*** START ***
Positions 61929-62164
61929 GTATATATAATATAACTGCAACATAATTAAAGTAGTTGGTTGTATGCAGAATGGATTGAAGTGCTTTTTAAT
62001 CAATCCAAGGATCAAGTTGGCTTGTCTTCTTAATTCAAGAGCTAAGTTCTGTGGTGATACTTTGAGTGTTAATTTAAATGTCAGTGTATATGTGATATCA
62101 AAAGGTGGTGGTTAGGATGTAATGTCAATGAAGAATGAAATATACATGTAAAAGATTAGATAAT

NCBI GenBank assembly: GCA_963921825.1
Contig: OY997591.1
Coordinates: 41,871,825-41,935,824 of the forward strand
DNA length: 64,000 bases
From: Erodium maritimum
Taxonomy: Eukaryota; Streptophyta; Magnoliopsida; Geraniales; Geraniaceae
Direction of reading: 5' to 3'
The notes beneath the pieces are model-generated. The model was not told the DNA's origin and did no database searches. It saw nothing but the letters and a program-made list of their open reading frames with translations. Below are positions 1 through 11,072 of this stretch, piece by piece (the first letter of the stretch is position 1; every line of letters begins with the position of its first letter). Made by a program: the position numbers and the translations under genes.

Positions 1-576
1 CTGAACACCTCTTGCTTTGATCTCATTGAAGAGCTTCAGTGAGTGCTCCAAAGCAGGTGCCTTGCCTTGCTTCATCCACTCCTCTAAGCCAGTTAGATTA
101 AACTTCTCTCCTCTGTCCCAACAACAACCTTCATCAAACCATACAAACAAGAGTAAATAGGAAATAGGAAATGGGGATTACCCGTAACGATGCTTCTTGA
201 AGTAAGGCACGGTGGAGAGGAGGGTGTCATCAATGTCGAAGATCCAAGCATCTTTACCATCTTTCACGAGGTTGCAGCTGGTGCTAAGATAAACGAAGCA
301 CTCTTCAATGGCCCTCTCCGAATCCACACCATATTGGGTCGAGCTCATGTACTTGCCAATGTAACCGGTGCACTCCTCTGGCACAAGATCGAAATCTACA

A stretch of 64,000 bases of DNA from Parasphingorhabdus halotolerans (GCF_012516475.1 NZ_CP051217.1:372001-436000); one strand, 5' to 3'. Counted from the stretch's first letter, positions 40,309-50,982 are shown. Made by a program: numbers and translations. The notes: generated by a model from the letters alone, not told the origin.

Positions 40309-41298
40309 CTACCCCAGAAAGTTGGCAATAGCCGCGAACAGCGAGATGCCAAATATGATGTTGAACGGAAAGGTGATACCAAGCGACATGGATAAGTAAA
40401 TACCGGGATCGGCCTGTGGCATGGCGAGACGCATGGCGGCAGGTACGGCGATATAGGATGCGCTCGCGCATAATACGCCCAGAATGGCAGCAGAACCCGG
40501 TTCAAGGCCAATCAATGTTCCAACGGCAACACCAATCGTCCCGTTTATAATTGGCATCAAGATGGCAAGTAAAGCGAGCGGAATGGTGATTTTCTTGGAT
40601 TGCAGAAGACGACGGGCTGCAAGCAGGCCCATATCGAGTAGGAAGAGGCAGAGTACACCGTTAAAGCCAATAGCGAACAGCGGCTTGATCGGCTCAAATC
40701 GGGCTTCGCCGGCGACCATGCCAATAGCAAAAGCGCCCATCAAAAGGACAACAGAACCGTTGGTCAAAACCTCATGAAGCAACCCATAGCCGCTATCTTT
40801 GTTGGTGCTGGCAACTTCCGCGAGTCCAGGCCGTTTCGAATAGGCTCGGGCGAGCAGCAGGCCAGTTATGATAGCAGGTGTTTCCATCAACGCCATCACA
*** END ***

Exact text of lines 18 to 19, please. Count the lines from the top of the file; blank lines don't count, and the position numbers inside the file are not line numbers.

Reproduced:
A stretch of 64,000 bases of DNA from Parasphingorhabdus halotolerans (GCF_012516475.1 NZ_CP051217.1:372001-436000); one strand, 5' to 3'. Counted from the stretch's first letter, positions 40,309-50,982 are shown. Made by a program: numbers and translations. The notes: generated by a model from the letters alone, not told the origin.

Positions 40309-41298